Better, safer, lower-cost health care already being delivered — And the doctors don't even delve into how reforming anti-trust and tort law can save huge sums annually in health insurance premiums, drug costs, and other medical costs, thereby allowing us to "[banish] the phrase pre-existing condition" as well as "[find] ways to pay for coverage for those who can't afford it without help."

Yes, this is the kind of reform the American people ought to be discussing at town hall meetings instead of being forced to attend them to defend themselves, their families, and their neighbors from the idiocies of politicians madly in love with power and money.

The Bad

As alluded to at the outset, it would be cruel and unusual punishment to inundate readers with a complete listing of the dangerous, wasteful, self-serving proposals Democrats have stuffed into the idea they call healthcare "reform."

Fortunately, however, the following brief observations suffice to make the point about the perversity of the Democratic plan:

Barack Obama and congressional Democrats could have approached reform by listening to ordinary Americans, leaders such as O'Neill and Whole Foods' John Mackey, as well as to doctors such as those mentioned above.

However, in a frighteningly megalomaniacal, astonishingly stupid act that calls to mind Melville's Ahab, they proposed, under the guise of "reform," to fundamentally change, in a period of two mere months, the entire healthcare system (16% of the economy) through a thousand page bill that contains a provision for massive government intervention based upon the slogan, "The more, the better!"

For an example of the insulting political shenanigans Obama & Friends are willing to engage in to secure an Everest-sized addition to federal power, consider this:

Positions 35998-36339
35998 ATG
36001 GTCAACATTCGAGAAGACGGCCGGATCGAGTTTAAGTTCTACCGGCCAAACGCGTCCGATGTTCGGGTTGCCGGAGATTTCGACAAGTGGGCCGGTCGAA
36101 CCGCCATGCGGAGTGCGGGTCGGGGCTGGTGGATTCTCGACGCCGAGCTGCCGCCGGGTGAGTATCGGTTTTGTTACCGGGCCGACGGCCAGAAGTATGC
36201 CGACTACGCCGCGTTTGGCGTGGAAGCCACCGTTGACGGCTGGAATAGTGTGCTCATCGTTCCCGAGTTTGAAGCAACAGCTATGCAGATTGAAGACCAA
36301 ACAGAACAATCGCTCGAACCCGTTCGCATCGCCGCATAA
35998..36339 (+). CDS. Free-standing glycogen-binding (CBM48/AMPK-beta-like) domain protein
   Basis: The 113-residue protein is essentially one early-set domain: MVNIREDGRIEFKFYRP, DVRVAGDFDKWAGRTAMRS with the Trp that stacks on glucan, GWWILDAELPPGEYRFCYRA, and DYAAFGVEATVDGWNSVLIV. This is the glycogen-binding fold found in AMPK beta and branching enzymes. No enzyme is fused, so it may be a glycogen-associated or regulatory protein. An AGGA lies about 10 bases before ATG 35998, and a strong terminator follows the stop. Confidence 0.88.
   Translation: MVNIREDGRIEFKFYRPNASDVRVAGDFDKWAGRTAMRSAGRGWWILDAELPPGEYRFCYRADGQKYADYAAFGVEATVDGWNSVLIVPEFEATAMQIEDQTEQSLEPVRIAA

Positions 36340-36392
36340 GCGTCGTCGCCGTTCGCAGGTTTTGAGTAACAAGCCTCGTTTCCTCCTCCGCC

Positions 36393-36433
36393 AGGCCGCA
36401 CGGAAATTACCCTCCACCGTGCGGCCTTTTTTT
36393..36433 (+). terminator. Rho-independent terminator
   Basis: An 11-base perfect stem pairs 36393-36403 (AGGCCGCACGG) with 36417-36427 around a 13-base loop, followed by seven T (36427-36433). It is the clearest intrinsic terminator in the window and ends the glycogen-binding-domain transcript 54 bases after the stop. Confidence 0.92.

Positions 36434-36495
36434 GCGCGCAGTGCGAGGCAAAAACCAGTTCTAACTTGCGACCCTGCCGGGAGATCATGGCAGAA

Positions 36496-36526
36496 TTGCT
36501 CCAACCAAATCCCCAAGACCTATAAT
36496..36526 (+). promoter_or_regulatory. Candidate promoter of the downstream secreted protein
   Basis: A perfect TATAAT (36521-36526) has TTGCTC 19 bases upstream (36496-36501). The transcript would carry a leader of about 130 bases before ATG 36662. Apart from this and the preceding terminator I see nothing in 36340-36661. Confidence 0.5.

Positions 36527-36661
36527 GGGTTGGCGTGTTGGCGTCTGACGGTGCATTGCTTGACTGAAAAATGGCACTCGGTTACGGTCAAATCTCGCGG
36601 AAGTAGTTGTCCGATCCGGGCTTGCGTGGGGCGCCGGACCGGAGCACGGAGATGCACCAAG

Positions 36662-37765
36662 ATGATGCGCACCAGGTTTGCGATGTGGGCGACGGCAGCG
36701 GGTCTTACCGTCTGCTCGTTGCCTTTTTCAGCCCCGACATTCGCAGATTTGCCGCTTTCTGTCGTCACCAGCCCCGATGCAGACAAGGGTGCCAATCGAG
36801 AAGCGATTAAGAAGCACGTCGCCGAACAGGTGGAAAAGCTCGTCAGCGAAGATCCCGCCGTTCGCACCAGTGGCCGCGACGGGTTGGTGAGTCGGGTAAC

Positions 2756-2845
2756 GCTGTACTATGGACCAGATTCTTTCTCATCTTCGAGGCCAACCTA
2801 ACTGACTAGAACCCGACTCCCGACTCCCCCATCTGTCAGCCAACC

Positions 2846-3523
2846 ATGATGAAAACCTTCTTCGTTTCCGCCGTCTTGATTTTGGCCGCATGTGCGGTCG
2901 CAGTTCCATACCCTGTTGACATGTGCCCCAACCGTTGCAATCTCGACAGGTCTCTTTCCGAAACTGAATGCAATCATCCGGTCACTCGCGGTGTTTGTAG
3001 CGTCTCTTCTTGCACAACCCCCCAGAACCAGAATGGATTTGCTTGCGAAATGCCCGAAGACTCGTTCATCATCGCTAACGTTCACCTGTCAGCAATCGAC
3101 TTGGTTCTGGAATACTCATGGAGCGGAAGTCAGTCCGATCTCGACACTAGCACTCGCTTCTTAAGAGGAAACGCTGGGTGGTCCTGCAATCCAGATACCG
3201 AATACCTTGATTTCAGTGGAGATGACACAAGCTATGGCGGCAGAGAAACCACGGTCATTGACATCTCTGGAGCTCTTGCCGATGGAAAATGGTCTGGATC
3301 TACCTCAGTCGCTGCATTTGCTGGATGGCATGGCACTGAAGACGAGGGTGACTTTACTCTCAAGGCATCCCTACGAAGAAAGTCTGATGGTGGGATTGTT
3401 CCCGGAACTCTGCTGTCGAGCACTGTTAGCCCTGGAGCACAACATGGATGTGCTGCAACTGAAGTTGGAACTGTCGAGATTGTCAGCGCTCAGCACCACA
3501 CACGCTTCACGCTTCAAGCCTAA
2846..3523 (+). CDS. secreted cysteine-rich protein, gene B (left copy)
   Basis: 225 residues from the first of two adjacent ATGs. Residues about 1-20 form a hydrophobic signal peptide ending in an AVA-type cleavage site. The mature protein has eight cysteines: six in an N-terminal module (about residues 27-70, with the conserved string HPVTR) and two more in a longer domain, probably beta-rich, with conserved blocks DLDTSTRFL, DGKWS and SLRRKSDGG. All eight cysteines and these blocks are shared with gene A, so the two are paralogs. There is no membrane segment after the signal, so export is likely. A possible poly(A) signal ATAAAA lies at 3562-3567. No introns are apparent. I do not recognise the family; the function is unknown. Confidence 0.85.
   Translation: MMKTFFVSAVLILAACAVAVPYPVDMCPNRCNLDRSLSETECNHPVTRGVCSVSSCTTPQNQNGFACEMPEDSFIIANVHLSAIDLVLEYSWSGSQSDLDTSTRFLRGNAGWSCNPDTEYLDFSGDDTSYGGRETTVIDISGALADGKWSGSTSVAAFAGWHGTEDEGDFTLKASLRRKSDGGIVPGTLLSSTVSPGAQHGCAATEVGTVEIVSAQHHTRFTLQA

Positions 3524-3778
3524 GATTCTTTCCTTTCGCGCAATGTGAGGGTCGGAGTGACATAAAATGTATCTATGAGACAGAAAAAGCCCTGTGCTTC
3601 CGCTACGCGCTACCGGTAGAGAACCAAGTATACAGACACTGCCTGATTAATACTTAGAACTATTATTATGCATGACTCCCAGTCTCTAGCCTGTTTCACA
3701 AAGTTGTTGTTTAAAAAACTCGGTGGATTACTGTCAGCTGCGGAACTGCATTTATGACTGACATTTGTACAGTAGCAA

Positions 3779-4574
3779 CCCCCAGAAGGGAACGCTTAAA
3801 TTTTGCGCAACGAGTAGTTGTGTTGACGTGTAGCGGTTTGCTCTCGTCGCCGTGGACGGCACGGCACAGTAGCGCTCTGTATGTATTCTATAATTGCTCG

The pharmaceutical industry will spend $150 million to run television ads in support of Obamacare.

Why? Well, in talks with the White House and Congress, the industry agreed to produce $80 billion in savings over 10 years in exchange for a promise that it would otherwise be allowed to conduct its business as usual.

With whom exactly did Obama, Emanuel, Pelosi, Reid, Baucus, & Company "negotiate" this "fantastic" deal?

Who else but Billy Tauzin, the head of PhRMA (Pharmaceutical Research and Manufacturers of America).

. . . The Billy Tauzin who was a Blue Dog congressman from Louisiana

. . . who metamorphosed himself into a Republican congressman

. . . who smoothed the congressional path for Bush's (unpaid for) Medicare prescription bill (a bill that meant huge new sales for drug makers but prohibited Medicare from negotiating discounts on drugs)

. . . who less than a month after the bill's passage announced he would not run for re-election

. . . who began working for PhRMA at a salary reported to be $2 million a year the very day his congressional term ended

. . . whose PhRMA and coalition partners "somehow" learned about and then hired AKPD (David Axelrod's former company) and GMMB to produce ads for Obamacare

(Those two media companies did hundreds of millions in business with the Obama campaign.)

Politician Barack Obama and a former pol turned lobbyist working like blood brothers in the nation's biggest, most powerful, most perverse family business.

It's a fact, but it's also a metaphor for what's going on regarding healthcare "reform" in Washington.